After Paris and New York, this large-scale exhibition dedicated to the relationship between Venice and the world of Islam arrives in the city itself, finding an ideal venue in the Doge’s Palace, a building that is the very symbol of the Venetian Republic’s thousand-year history.
It was largely due to its relations with the Near East that Venice became a great maritime empire. In the sixth century the city was still a Byzantine outpost in the West. Then, over the period from the ninth to the eleventh century, it would gradual acquire greater independence and autonomy, consolidating its trading activities along the main routes in the Mediterranean. Throughout the vicissitudes of history, the city would build up a privileged relationship with these great dynasties, and also show itself capable of appreciating Islamic learning and science. And if Venice demonstrated its respects and admiration for Islamic culture, it received the same sort of respect in return: whilst Venetian artists and craftsman explored the techniques, materials and styles of decoration developed in the Muslin world, the markets of the East were very happy to import Venetian products, with the sultans themselves frequently commissioning work.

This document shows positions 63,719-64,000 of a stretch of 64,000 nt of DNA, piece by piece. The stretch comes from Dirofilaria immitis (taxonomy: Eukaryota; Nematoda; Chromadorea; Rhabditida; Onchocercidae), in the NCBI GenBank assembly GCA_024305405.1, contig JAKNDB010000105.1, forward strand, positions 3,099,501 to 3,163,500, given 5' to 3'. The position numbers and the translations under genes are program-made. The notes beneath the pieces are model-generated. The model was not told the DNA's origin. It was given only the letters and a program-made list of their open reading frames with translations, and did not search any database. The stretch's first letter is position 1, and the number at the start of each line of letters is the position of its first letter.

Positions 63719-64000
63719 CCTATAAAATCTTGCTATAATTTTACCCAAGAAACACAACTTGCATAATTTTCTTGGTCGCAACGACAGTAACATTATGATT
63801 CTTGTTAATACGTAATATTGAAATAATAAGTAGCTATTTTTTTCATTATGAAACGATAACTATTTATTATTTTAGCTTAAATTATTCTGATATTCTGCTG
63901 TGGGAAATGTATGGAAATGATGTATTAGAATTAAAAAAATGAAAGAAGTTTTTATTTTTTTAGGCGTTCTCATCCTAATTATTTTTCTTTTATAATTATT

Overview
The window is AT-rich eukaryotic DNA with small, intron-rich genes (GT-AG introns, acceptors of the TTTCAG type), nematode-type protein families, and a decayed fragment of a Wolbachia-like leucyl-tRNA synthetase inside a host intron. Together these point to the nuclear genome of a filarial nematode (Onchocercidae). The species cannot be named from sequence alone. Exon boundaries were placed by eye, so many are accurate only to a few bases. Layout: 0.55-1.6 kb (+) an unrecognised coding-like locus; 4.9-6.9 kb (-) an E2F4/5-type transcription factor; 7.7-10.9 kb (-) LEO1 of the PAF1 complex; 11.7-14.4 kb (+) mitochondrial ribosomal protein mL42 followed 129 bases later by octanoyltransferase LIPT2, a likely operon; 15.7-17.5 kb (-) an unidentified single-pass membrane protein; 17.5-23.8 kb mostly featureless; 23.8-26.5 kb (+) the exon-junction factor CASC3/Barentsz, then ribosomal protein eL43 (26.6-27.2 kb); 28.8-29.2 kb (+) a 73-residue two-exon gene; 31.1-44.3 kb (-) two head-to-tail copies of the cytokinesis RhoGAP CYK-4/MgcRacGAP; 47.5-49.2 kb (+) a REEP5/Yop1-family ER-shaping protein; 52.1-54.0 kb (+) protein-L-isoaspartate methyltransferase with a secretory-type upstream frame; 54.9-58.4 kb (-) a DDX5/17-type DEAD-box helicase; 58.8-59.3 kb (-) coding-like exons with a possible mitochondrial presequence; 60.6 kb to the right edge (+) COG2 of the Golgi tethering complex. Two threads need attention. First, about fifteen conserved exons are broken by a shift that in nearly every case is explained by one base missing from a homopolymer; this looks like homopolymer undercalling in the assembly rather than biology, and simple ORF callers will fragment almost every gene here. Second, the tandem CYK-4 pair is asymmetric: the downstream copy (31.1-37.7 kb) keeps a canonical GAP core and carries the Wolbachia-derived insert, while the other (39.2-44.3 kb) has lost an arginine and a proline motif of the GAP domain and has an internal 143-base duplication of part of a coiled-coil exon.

The aim of this exhibition is to bring out the extent of this mutual influence. Casting a new and interesting light on the men of these centuries, it increases our appreciation of the sprit of initiative that animated them. The show is divided into chronological-thematic sections that cover almost a thousand years of history, from 828 – the date of the legendary transfer of the body of St. Mark from Alexandria to Venice – right up to 1797, the year of the fall of the Republic.
The fruit of collaboration between scholars from the Institut du Monde Arabe in Paris, the Metropolitan Museum of Art in New York and the Musei Civici Veneziani, the exhibition is curated by Stefano Carboni, organized and promoted by the Venice City Council and by the Fondazione di Venezia, with the participation of Venezia Musei CNS (Consorzio Nazionale dei Servizi) and Teleart.